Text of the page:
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Ross Collery, PhD

Ross Collery, PhD

Ross Collery, PhD

Assistant Professor of Ophthalmology & Visual Sciences Assistant Professor of Cell Biology, Neurobiology and Anatomy

Locations

  • Medical College of Wisconsin Eye Institute
  • 925 N. 87 St. Room 827
    Milwaukee, WI 53226

Contact Information

Education

BA (Mod), Genetics, Trinity College, Dublin, Ireland
MSc, Molecular Genetics, Trinity College, Dublin, Ireland
PhD, Conway Institute of Biomolecular and Biomedical Research, University College Dublin, Ireland

Biography

Dr Collery received his Bachelor’s Degree in Science (specializing in Genetics) from Trinity College Dublin in 2000, before receiving his Master’s Degree in Genetics from the same institution in 2003.

He then received his PhD in Genetics from University College Dublin in 2008, where his research with Dr Breandán Kennedy focused on using zebrafish to study both phototransduction in the eye, as well as the visual cycle. During his graduate career, he helped to characterize components of the cone and rod visual cycles, as well as applying emerging transgenic methods to express human proteins in zebrafish photoreceptors.

During his postdoctoral career, he worked with Dr Brian Link at MCW studying the effects of BMP signaling and LRP2 function on eye size and refractive error.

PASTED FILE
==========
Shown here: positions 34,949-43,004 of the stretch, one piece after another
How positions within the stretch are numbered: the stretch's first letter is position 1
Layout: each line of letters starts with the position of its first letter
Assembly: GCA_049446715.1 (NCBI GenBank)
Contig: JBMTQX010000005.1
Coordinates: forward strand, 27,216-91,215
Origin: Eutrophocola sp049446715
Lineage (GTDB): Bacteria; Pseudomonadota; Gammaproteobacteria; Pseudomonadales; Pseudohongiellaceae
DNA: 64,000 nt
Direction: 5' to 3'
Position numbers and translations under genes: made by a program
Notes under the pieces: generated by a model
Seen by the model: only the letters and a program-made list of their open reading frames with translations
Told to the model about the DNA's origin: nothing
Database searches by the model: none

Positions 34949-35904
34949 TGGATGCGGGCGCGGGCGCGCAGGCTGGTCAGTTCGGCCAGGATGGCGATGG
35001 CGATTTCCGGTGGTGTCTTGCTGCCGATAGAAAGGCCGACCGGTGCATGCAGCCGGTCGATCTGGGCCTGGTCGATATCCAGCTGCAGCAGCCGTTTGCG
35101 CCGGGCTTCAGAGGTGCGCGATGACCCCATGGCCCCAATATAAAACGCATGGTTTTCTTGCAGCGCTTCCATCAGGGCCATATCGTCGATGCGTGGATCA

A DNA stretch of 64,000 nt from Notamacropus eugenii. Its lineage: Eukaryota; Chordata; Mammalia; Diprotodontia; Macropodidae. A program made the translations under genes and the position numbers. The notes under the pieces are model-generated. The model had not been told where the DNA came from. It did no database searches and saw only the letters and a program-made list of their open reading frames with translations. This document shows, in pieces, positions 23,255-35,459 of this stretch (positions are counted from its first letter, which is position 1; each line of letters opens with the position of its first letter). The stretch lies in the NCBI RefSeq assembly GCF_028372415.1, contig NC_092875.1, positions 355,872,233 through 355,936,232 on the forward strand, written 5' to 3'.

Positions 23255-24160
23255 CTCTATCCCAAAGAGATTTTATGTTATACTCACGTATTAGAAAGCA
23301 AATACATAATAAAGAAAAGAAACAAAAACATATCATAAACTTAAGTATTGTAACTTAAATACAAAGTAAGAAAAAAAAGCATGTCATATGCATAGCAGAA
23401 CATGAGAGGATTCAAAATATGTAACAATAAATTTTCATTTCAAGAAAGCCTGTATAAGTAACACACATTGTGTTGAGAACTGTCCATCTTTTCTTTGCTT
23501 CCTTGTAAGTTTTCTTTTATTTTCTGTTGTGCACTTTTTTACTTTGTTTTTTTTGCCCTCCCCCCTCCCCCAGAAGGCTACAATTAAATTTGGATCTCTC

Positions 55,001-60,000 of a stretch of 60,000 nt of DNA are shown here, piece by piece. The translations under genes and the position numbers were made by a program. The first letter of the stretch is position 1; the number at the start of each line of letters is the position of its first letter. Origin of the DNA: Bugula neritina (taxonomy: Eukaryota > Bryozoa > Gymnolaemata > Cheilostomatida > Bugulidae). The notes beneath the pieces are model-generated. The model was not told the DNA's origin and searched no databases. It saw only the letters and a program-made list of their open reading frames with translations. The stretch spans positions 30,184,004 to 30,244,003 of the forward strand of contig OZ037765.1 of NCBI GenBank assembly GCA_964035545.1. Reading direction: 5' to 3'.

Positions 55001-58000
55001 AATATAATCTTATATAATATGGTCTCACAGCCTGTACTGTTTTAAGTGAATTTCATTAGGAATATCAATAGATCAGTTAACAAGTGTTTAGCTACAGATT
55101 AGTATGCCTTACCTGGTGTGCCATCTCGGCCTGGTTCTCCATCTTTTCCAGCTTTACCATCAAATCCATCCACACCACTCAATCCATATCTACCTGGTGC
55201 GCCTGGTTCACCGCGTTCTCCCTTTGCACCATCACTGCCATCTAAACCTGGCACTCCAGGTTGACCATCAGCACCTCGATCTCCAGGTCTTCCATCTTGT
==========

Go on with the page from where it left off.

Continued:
Today, Dr Collery continues to study pathways in the eye that contribute to vision, refractive error and retinoid trafficking

Dr Collery became a faculty member at the Medical College of Wisconsin Eye Institute in 2016.


Research Interests

The Collery lab studies studies refractive error and retinal degeneration in the eye, and how they influence one another, often having a common genetic cause.

Refractive error is common in inherited retinal degenerations, and conversely, refractive error can lead to retinal damage and degeneration.

We are especially interested in retinoids, compounds derived from vitamin A, that control many functions of the eye. Mutations in retinoid transport proteins have been shown to cause refractive error and photoreceptor loss. For example, mutations in human STRA6, a retinoid receptor found on the retinal pigment epithelial layer, cause Matthew-Wood syndrome, characterized by microphthalmia and coloboma.

To better understand how retinoids influence the development and health of the eye, we use a host of cutting-edge techniques, including:

  • CRISPR/Cas9 genomic editing (Figure 1)
  • Live imaging of the eye and retina using optical coherence tomography (OCT) (Figure 2)
  • Refractive error measurement (Figure 3)
  • Transgenic animal models (Figure 4; Movie 1)
  • Fluorescent protein imaging (Figure 4)
  • RNAseq transcriptomic profiling

Publications

Lab Images

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RCollery_Research Interests Figure 4